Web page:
The Consent of the Governed

 “Governments derive their only just powers from the consent of the governed.” 

Do you agree with this statement?

In a 2012 poll, 70 percent responded “Agree,” 13 percent “Disagree,” and 17 percent “Undecided.”

That’s right: only 70 percent of Americans concur with the premise of the Declaration of Independence as it’s literally written.

If it’s any consolation to some perplexed that the results weren’t 100 percent, consider this: only 66 percent responded “Agree” in 2011 and a paltry 56 percent in 2008. During the Revolution itself? Historians estimate only 40 percent of free men supported declaring independence from Great Britain.  

From the beginning, it was clear that the founding document was ahead of its time. John Hancock described the Declaration as “the foundation of a future government.”

We’re still catching up to an idea that shook the world 242 years ago.

Where to go from here? How do we deliver on the Founders’ promise of a government with the consent of the governed?

In a recent interview, former President Barack Obama said this,

“The simple message right now is that if people participate and they vote, that this democracy works,”

Voter participation polls show that the inverse is probably more accurate: Our democracy in not working because most Americans have no reason to vote and participate in our country's most important election. And that is because of the way we chose our presidents. The current systems prevents voters in the vast majority of states from picking the winner. Instead the election is decided in a handful of states where the election will be close. Americans turn out to vote in the few states where they know their votes will make a difference. Likewise, significantly fewer voters turn out in states where it will not.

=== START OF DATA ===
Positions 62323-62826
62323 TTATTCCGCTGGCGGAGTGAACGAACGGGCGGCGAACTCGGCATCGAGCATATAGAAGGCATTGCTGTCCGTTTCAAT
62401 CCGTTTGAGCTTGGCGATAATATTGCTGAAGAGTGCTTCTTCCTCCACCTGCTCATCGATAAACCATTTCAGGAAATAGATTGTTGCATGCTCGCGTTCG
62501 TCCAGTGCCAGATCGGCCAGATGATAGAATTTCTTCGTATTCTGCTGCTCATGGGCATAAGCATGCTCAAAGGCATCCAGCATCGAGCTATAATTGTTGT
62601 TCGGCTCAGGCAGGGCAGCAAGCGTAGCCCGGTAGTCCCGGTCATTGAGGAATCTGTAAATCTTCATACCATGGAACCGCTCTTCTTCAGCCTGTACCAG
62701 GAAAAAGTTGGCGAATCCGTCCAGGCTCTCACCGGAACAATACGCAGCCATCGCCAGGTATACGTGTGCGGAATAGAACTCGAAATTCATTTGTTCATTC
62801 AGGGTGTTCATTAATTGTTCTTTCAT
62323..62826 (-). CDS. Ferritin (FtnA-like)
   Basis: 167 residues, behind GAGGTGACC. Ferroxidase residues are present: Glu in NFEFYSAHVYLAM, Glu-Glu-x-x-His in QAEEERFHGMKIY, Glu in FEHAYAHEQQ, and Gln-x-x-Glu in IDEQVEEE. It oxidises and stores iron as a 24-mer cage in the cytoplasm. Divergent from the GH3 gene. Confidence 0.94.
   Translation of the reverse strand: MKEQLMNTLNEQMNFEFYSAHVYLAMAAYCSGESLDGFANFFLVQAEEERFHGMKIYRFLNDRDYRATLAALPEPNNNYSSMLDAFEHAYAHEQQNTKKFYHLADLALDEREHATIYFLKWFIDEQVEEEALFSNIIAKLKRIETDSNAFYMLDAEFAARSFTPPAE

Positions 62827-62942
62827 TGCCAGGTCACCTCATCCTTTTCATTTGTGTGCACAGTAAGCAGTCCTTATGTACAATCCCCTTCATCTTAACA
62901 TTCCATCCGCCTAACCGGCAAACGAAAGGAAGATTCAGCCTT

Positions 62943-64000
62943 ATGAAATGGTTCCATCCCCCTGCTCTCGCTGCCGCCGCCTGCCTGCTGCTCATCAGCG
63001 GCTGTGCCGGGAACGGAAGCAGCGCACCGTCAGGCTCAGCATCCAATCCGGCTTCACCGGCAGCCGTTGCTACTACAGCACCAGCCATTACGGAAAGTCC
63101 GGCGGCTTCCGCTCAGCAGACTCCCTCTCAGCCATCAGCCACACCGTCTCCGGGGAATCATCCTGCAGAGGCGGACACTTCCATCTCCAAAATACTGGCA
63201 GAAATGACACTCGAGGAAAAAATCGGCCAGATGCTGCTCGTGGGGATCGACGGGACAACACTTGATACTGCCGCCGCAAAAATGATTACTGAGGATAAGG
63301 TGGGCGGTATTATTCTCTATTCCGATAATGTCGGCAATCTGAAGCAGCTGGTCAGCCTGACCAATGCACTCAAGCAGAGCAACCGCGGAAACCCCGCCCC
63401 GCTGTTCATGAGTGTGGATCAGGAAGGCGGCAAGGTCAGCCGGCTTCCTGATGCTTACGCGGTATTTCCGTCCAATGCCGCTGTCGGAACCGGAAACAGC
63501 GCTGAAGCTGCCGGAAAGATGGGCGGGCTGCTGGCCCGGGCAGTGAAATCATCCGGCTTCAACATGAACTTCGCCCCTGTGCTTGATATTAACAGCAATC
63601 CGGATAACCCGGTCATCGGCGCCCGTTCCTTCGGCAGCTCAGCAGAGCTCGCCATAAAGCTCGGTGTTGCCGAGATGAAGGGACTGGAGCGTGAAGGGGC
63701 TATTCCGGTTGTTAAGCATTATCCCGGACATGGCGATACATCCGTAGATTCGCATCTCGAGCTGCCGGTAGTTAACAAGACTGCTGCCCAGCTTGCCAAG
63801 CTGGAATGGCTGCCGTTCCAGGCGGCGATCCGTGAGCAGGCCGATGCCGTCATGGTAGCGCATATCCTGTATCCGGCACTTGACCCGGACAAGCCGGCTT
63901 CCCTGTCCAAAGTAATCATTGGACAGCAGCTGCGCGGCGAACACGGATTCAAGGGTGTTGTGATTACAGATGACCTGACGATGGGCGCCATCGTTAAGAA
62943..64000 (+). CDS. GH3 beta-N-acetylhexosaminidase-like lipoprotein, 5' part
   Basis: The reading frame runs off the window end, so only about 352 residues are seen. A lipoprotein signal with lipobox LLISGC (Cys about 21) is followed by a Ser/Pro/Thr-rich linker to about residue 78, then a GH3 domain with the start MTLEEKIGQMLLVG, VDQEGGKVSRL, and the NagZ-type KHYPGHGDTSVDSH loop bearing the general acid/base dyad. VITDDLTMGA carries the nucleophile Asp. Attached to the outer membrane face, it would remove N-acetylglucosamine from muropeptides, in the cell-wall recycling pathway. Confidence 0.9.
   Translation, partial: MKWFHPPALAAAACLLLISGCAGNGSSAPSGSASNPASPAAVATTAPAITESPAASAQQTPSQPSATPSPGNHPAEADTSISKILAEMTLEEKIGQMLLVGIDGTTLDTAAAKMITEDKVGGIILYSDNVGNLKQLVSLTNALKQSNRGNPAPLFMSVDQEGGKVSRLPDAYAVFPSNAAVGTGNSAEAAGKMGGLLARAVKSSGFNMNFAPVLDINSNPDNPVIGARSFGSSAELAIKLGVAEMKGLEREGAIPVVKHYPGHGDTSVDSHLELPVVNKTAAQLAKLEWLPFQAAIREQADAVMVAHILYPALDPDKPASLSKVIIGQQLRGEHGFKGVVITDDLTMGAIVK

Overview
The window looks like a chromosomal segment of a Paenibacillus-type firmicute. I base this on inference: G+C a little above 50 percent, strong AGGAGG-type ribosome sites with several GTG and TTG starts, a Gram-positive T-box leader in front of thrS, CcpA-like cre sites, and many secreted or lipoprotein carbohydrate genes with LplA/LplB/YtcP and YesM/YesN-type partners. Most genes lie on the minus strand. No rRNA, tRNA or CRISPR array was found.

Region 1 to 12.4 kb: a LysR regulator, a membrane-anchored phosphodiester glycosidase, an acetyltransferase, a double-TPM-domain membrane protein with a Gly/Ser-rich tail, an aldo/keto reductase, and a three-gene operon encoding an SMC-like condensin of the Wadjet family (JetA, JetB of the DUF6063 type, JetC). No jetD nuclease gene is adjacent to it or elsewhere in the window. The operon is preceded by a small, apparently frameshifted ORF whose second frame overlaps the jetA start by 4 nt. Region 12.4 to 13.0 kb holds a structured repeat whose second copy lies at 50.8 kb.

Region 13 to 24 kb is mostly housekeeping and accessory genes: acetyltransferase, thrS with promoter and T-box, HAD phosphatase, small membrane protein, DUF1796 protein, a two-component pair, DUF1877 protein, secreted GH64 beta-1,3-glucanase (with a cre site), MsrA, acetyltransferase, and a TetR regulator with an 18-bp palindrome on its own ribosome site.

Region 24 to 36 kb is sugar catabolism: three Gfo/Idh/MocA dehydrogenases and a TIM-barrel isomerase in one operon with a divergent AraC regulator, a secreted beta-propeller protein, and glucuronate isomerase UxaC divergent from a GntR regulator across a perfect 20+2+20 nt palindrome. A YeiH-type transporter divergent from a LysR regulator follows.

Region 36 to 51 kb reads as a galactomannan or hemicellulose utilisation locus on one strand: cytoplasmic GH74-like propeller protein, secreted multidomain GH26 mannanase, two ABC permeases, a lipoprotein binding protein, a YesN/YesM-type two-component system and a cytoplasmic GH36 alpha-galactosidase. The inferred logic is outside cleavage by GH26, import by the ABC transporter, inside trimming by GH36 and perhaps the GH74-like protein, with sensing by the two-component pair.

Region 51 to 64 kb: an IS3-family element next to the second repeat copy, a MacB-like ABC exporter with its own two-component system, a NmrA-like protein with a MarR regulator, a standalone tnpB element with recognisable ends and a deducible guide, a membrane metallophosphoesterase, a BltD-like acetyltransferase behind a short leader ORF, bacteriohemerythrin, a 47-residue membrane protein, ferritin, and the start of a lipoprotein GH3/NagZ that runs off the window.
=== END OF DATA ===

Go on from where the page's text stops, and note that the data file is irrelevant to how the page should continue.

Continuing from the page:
On the other hand, a National Popular Vote would make every vote count equally. Candidates would finally have to campaign in all 50 states as well as stress the need for policies that benefited voters everywhere.

The Founders did not choose their presidents with the winner-takes-all system. That’s one of the reasons the method of counting votes is neither mentioned in the Declaration of Independence (the Presidency would come later) nor in the Constitution itself. But do we have the opportunity now to fill in the blank.

Happy 4th of July! 

 

Reed E. Hundt